Health by Design: A Profession Promoting Health and Healing

Posted August 22nd, 2019 by Nicole Mihalos and filed in Conservatory Projects, Get Inspired, latest
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Do you remember when homes, schools, offices, and even hospitals and wellness centers were designed to minimize the “distractions” of the outside world?

As we further understand the health benefits access to the natural world have on our well-being, architects and designers have embraced the inclusion of nature as an essential element in their designs.

“Roger Ulrich’s research documenting the healing power of nature in the clinical context of a hospital was a watershed moment for the design industry.”

Architects and designers create spaces that transform the atmosphere of a room; the blend of building and nature promote health and healing; they make us feel happy, safe, and motivated. Increased exposure to the natural world provides vitamin C, increases energy, improves our mood, and has even shown to increase productivity. In a later study, Biophilic design: Strategies to generate wellness and productivity, Edward Clark, LEED AP BD+C and Christopher Flint Chatto, Assoc. AIA, LEED BD+C examines these concepts in further detail.

The application of these concepts in architecture has steadily grown over the last decade. Families around the world are taking their connection to the next level through the use of conservatories, greenhouses and even pool enclosures so they can be connected year-round!

Take a look at what families around the world have done!

News Items- New site design, Greenhouses, Trip to Germany.

Posted May 17th, 2009 by Alan Stein and filed in Insights
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New Website Design:
You may have noticed the new look of our website recently. In response to feedback from viewers, we expanded the width of the pages to make them more legible and better displayed on the wider computer monitors that are much more prevalent these days.

I’m reminded of our very first website which was put up way back in 1997. A friend of ours put it together over a weekend- it was only about 3 pages! At that time there was a 26 character limit to all the URL’s so we couldn’t even use our full name, Tanglewood Conservatories.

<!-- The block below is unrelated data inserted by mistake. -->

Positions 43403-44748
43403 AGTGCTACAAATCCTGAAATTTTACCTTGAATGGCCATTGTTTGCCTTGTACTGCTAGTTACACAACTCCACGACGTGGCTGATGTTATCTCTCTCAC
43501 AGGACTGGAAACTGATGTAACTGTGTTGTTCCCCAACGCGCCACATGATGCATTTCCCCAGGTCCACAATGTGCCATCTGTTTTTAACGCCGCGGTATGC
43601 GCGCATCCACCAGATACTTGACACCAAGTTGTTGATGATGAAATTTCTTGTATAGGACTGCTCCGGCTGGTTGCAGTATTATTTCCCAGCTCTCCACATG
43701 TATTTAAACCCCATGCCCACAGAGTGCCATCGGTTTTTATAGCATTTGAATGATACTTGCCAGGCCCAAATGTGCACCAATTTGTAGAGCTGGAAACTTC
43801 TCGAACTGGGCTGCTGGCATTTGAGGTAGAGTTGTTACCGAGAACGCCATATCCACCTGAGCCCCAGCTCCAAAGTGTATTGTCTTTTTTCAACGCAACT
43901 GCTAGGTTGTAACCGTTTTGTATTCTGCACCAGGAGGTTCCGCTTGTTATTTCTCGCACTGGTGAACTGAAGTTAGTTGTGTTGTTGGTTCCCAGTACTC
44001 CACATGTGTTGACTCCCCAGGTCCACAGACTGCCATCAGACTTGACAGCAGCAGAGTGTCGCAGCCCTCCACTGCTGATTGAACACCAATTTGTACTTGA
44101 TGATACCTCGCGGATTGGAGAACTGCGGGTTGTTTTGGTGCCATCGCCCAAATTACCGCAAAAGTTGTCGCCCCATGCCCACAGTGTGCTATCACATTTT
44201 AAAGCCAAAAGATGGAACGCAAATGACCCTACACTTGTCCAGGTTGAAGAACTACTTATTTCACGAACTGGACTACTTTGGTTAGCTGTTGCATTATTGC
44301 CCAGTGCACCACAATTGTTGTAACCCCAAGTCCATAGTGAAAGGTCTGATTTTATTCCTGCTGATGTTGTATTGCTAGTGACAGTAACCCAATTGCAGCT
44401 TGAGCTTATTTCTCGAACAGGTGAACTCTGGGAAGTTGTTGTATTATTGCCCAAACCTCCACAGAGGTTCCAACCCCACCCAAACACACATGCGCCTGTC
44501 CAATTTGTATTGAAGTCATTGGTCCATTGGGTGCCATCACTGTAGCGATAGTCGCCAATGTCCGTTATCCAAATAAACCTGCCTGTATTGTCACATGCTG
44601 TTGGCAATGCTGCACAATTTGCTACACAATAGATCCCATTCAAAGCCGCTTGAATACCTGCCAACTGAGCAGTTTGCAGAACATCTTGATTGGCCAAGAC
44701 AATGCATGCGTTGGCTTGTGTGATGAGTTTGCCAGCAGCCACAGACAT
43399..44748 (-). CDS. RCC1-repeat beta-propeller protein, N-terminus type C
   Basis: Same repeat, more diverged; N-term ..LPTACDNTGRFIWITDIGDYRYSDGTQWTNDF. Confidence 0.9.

Since then we’ve had four major complete redesigns, and several major updates along the way.

If anyone has any feedback/ comments on the new design- or maybe something else we should consider adding or changing on the site, please let me know. We would like to make the site as relevant and easy to use as possible and would appreciate everyone’s comments.

Another trip to Germany:
Nancy and I have been invited to address members of the German association of Wintergarden manufacturers (Wintergarten-Fachverband) in Hamburg next month. Wintergardens are as we call them, conservatories, greenhouses, orangeries etc.

The chairman of the association noted in an email to us that he found our website by pure chance on a Sunday morning and was very impressed.

After some consideration, we decided to accept his offer as we would like the opportunity to meet with some of our industry counterparts in Germany.

There are many subjects that I feel we can share with others – not only about our custom conservatory design and building but about some unique aspects of our company – which soon I will also begin to talk about here.

When I was in Germany last year looking at machinery suppliers and woodworking facilities, I was impressed by many aspects of the German approach to manufacturing and business and I’m happy to have the opportunity to return.

I will post entries throughout my visit there, as I did before, to chronicle our trip’s highlights.

Renewed interest in Greenhouses:
Along with the new sense of the importance of everything being Green, comes a renewed interest in greenhouses.

We’ve seen a surge of interest in our greenhouses including clients who are actually interested in growing their own food! This would obviously not be subsistence growing, but the idea of producing one’s own food rather than purchasing it from afar off has a definite attraction.

I’ve been much more attuned to where things come from when I shop these days and I’m a bit dismayed when I see that for example, often the apples come all the way from New Zealand. They usually taste like it as well.

The zucchini that I get at our local supermarket, and I try to buy organic as much as possible, comes from someplace in the US but the package does not say where.

Last summer some of the folks at Tanglewood who have gardens, brought in zucchinis which compared to the supermarket ones were from another planet. The fresh local ones were so delicious I could have almost eaten them with nothing else and had a great meal.

I can hardly ever bring myself to buy the store bought ones anymore and I’m thinking of building a custom greenhouse so I can enjoy great produce all year round – though this might be just an excuse to design and build another one of our great conservatories.

All the best, Alan